Livestock

Catching, handling and restraint

Birds for slaughter should be handled quietly and calmly, to prevent panic and distress, and possibly injury to both bird and handlers.

Birds should be caught in dim lighting conditions to reduce the risk of panic; once caught, they should be handled with care to avoid stress and bruising to the carcase. Birds should be picked up individually, with both wings restrained or, if that isn’t possible, by grasping both legs in one hand and supporting the breast in the other.

Handling a henProper handling doesn't stress the bird or the handler

Birds should be restrained during slaughter; this gives you both hands free and reduces fear in and risk of injury to the bird. After stunning and slaughter, there will be a fair amount of wing flapping and movement, which can damage the carcase, so is best avoided.

Any form of restraint should commence immediately before slaughter. For poultry, restraint may be manual but one of the most common forms of restraint is the cone; birds are inverted into the cone with the head lowered through the hole and slaughtered immediately.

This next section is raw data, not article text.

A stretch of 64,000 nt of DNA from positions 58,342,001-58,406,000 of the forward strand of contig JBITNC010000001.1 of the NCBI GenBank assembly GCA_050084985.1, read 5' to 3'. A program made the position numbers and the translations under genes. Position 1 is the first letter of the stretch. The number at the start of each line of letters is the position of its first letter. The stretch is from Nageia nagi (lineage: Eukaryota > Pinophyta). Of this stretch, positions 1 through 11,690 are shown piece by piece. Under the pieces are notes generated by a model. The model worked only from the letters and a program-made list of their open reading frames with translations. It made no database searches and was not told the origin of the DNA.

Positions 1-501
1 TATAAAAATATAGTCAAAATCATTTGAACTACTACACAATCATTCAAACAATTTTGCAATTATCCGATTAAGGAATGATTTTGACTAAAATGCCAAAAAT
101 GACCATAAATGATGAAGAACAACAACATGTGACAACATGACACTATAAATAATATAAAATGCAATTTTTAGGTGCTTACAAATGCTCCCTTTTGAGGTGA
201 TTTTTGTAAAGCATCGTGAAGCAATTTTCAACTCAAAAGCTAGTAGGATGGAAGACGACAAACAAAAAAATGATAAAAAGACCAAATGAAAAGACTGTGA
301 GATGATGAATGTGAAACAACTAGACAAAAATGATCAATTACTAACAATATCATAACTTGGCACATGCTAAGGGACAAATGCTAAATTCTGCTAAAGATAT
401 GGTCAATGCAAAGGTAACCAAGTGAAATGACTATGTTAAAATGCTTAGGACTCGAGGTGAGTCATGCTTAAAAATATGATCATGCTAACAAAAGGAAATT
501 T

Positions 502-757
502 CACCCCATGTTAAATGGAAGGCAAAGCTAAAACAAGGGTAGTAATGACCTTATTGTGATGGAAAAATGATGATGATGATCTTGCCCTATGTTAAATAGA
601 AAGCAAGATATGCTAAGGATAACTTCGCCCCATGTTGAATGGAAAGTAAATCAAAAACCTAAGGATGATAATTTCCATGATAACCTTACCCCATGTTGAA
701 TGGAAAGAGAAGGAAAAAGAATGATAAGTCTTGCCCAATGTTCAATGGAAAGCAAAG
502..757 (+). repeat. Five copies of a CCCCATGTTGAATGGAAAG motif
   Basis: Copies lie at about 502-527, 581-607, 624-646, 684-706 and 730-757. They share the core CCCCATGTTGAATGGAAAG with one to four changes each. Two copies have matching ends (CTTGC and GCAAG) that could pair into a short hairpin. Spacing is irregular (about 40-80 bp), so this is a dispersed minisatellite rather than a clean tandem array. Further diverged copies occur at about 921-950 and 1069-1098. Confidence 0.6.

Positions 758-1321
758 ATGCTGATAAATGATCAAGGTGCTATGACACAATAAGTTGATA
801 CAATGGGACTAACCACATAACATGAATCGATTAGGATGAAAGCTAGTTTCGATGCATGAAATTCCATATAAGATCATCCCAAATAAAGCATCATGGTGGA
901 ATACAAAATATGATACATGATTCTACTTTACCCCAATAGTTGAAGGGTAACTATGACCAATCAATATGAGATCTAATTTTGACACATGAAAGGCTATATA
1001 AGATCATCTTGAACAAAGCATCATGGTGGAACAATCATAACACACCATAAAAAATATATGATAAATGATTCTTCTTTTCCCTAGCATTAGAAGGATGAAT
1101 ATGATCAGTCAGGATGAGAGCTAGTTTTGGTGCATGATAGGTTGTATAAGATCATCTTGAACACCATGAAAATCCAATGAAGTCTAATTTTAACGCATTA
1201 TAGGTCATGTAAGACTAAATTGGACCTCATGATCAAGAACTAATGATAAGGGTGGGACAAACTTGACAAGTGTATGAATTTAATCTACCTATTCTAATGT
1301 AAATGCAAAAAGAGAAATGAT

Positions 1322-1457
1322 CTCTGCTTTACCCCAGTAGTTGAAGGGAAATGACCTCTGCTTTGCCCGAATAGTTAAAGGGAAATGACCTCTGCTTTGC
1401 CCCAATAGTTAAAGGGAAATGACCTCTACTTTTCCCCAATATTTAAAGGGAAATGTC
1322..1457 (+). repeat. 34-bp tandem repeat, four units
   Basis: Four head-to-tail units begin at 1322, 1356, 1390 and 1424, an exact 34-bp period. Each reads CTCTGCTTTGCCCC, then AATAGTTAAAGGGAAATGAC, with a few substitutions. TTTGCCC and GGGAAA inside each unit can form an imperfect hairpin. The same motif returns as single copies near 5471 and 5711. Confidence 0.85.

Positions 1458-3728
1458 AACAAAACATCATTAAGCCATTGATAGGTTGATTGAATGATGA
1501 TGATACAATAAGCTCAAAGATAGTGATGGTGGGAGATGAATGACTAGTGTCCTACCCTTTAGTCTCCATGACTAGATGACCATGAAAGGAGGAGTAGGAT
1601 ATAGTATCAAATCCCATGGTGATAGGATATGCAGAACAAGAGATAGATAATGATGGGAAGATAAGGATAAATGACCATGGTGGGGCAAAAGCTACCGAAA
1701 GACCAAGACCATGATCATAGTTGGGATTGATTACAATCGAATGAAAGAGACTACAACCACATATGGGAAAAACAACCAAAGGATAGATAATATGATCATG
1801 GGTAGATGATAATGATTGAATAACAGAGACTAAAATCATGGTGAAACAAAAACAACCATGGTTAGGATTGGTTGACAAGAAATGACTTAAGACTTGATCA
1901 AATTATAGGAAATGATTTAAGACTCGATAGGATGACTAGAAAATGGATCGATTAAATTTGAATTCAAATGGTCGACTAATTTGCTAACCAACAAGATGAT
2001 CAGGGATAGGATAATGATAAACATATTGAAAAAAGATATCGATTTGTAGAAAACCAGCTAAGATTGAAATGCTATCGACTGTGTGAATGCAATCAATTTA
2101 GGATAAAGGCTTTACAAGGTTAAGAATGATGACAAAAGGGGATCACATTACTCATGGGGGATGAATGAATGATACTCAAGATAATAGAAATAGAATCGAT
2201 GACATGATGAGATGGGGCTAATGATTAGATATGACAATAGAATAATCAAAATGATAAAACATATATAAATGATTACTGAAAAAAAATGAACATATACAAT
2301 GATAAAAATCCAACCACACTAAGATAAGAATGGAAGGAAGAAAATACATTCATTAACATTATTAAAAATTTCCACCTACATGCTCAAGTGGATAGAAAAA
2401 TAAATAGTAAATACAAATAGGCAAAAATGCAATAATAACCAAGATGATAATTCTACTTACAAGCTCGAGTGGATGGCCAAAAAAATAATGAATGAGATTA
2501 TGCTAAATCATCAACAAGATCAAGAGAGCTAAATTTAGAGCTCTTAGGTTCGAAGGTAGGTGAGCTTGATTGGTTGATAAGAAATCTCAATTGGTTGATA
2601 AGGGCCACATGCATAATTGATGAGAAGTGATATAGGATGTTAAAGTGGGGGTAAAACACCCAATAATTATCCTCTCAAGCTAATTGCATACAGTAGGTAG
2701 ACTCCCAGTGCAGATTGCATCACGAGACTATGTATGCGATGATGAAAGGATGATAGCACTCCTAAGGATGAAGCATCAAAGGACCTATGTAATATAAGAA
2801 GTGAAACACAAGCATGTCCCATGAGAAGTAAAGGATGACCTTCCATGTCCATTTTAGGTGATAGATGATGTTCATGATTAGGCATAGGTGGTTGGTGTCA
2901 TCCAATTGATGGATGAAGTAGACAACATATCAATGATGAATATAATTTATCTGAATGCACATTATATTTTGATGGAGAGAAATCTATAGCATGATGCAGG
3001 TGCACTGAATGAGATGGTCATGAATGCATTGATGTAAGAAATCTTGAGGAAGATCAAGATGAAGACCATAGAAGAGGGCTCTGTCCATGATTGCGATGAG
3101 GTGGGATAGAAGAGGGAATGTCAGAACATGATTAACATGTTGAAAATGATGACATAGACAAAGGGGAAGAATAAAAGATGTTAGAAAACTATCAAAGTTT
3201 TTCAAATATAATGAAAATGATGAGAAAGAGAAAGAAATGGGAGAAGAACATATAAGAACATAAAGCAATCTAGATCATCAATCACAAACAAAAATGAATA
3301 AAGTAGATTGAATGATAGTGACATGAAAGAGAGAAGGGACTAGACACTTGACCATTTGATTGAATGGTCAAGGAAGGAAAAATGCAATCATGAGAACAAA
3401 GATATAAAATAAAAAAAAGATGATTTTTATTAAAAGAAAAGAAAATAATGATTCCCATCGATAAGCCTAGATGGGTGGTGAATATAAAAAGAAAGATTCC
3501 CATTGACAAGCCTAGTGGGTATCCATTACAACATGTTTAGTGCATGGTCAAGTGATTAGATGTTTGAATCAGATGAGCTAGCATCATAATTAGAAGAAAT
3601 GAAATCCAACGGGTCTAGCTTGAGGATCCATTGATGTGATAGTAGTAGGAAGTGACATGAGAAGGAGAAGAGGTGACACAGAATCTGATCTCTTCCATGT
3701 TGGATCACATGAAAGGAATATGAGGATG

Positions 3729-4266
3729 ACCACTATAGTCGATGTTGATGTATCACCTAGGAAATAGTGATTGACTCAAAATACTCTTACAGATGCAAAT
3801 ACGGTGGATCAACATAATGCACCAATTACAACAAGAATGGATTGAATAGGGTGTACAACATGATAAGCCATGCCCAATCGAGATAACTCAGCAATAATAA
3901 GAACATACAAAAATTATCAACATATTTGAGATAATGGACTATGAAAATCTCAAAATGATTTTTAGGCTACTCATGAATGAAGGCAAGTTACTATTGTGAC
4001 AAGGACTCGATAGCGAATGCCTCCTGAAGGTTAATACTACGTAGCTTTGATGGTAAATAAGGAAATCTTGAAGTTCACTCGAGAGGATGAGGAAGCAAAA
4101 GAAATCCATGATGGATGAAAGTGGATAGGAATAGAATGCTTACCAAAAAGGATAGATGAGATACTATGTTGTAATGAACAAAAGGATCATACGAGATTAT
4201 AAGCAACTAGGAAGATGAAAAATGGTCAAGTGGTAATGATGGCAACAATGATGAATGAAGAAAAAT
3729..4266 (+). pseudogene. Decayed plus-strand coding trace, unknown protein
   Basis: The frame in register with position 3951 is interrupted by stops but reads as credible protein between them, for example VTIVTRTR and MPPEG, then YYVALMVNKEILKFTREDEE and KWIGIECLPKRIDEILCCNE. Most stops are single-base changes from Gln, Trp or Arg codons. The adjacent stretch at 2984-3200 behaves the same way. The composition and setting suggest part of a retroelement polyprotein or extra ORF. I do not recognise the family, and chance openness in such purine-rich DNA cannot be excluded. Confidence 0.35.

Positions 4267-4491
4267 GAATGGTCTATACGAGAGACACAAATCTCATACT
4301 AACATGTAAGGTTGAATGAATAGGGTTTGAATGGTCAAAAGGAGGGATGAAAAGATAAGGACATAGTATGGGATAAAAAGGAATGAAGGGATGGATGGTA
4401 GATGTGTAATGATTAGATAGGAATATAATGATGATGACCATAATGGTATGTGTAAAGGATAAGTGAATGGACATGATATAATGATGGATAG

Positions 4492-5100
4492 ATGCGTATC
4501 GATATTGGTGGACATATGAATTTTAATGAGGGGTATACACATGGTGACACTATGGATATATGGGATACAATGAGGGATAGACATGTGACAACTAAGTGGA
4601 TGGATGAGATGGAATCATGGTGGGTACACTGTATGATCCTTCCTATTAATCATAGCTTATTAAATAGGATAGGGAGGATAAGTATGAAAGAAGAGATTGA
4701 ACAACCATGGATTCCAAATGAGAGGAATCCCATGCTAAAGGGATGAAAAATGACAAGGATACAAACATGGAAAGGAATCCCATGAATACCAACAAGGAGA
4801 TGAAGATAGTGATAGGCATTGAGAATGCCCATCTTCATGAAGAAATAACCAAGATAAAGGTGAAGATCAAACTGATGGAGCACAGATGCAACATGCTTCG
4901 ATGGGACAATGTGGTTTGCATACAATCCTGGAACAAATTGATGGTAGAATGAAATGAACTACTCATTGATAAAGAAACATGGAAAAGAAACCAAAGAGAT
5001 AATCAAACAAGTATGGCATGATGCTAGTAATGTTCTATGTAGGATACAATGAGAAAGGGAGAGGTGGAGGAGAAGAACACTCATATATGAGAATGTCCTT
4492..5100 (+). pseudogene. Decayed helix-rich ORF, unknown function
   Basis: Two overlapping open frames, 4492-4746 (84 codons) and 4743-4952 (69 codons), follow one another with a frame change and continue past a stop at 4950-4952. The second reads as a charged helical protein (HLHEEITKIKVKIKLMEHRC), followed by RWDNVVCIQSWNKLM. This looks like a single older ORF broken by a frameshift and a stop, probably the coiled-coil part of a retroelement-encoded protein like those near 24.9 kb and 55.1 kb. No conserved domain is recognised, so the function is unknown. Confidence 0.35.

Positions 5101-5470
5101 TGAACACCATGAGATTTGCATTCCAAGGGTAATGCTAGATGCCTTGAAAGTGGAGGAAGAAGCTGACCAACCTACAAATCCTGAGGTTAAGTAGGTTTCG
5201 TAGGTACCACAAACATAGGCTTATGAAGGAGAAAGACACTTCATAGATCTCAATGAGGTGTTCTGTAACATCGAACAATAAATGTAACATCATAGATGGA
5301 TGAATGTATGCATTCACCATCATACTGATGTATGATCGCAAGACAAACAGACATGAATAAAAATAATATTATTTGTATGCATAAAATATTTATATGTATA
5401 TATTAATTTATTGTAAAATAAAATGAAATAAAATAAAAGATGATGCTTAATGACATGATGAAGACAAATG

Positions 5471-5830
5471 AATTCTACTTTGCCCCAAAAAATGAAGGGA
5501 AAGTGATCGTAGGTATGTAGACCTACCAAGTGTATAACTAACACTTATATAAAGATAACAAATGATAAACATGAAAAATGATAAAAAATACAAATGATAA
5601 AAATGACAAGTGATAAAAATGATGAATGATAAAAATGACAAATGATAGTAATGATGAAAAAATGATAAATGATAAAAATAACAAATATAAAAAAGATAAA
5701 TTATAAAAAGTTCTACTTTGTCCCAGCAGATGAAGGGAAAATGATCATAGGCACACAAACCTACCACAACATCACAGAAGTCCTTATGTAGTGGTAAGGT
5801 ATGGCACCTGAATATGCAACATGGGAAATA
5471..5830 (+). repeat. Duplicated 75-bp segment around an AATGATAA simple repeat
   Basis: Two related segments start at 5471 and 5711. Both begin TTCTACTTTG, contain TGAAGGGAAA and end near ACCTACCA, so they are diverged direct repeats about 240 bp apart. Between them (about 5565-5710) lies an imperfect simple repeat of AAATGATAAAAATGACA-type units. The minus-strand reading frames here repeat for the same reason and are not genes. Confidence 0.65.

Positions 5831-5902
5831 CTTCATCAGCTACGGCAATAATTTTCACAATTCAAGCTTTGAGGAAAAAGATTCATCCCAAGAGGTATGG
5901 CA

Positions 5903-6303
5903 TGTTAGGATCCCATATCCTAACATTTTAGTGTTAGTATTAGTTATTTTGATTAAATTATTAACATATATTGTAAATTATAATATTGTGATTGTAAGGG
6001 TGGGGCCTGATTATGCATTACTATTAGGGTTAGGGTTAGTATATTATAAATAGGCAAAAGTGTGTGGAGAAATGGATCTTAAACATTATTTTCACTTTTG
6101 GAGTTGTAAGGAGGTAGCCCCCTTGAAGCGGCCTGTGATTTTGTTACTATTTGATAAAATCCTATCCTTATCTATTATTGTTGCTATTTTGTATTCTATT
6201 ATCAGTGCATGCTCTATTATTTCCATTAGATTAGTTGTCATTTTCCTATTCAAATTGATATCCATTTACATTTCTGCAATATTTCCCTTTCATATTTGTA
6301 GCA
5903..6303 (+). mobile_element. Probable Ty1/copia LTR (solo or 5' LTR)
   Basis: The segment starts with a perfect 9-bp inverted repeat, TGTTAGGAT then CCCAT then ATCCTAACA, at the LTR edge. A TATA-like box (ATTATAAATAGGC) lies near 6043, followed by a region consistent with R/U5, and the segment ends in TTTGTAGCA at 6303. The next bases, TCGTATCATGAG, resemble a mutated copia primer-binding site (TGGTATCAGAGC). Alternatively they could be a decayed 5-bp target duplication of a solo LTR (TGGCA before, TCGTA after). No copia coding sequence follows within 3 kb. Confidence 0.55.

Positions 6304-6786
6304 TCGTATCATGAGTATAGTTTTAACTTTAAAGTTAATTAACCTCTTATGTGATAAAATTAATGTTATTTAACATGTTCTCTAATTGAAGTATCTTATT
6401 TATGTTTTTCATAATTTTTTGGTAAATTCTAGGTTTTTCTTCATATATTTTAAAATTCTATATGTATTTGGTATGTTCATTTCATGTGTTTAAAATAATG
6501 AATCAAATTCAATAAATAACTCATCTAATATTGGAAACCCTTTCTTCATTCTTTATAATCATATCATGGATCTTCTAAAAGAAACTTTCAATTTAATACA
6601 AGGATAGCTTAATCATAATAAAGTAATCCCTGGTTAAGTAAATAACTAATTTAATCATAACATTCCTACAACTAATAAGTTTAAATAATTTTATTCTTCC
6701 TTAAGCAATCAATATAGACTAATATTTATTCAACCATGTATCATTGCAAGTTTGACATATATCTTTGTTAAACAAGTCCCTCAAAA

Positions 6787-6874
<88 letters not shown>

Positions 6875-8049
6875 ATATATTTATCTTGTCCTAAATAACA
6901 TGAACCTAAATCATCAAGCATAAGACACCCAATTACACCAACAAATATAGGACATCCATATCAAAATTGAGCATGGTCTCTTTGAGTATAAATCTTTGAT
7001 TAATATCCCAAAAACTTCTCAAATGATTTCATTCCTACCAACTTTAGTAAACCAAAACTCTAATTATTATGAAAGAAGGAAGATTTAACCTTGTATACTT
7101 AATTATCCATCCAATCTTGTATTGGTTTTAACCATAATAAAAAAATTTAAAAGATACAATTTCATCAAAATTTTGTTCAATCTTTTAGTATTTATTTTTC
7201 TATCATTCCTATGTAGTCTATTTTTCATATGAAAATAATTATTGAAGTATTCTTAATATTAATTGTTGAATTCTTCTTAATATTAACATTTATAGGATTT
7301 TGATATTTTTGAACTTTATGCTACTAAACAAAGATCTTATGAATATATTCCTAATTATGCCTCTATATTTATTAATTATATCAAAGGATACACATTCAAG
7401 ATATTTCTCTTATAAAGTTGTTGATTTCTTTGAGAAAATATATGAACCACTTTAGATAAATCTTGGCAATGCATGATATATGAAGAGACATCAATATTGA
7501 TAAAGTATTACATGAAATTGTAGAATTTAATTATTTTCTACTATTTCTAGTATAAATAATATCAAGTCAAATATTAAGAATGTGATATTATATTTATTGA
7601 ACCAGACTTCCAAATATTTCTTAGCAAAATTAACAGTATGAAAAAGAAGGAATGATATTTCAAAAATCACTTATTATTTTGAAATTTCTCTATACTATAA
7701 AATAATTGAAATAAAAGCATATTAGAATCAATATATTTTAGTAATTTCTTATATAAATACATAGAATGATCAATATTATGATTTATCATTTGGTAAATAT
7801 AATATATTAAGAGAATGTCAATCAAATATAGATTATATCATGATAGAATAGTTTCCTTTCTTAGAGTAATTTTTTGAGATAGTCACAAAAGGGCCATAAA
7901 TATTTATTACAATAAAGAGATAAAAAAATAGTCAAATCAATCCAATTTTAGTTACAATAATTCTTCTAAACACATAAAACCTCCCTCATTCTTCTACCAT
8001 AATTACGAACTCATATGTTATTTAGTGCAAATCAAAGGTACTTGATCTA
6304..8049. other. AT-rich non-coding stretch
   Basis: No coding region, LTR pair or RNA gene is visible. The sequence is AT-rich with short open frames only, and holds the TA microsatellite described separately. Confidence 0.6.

We use an old traffic cone which has been cut to size, attached to a telegraph pole. This is large enough to accommodate the Hubbards we raise for meat, but when we have to cull laying hens, which are much smaller than the meat chickens, we insert a smaller cone into the large cone to prevent the bird slipping through.

Rosemary Champion

About Rosemary Champion

Rosemary lives on a 12 acre smallholding in Angus, in the east of Scotland, where she keeps Ryeland Sheep, Shetland cattle and assorted poultry. She was destined to be a smallholder from an early age.

Smallholding shop

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